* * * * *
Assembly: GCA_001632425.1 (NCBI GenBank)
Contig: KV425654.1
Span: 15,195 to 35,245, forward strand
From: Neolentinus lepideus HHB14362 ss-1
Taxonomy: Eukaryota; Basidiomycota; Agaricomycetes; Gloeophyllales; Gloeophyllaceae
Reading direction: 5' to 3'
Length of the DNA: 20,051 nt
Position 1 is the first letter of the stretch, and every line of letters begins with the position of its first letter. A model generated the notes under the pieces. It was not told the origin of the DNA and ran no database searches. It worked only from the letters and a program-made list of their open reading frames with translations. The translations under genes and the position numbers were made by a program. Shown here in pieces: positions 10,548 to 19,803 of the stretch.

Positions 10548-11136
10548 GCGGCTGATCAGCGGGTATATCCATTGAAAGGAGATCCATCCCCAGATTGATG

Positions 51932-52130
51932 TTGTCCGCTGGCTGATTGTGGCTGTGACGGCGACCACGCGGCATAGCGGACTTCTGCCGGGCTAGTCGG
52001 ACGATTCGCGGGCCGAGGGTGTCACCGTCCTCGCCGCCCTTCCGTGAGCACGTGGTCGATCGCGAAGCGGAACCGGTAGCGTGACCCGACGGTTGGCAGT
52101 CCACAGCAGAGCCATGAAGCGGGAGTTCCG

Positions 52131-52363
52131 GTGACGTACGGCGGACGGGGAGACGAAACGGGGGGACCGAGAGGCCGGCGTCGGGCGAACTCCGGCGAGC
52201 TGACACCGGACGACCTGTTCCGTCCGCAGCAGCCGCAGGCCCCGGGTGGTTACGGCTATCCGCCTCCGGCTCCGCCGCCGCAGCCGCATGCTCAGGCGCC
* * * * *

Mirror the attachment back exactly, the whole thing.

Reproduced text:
Assembly: GCA_001632425.1 (NCBI GenBank)
Contig: KV425654.1
Span: 15,195 to 35,245, forward strand
From: Neolentinus lepideus HHB14362 ss-1
Taxonomy: Eukaryota; Basidiomycota; Agaricomycetes; Gloeophyllales; Gloeophyllaceae
Reading direction: 5' to 3'
Length of the DNA: 20,051 nt
Position 1 is the first letter of the stretch, and every line of letters begins with the position of its first letter. A model generated the notes under the pieces. It was not told the origin of the DNA and ran no database searches. It worked only from the letters and a program-made list of their open reading frames with translations. The translations under genes and the position numbers were made by a program. Shown here in pieces: positions 10,548 to 19,803 of the stretch.

Positions 10548-11136
10548 GCGGCTGATCAGCGGGTATATCCATTGAAAGGAGATCCATCCCCAGATTGATG

Positions 51932-52130
51932 TTGTCCGCTGGCTGATTGTGGCTGTGACGGCGACCACGCGGCATAGCGGACTTCTGCCGGGCTAGTCGG
52001 ACGATTCGCGGGCCGAGGGTGTCACCGTCCTCGCCGCCCTTCCGTGAGCACGTGGTCGATCGCGAAGCGGAACCGGTAGCGTGACCCGACGGTTGGCAGT
52101 CCACAGCAGAGCCATGAAGCGGGAGTTCCG

Positions 52131-52363
52131 GTGACGTACGGCGGACGGGGAGACGAAACGGGGGGACCGAGAGGCCGGCGTCGGGCGAACTCCGGCGAGC
52201 TGACACCGGACGACCTGTTCCGTCCGCAGCAGCCGCAGGCCCCGGGTGGTTACGGCTATCCGCCTCCGGCTCCGCCGCCGCAGCCGCATGCTCAGGCGCC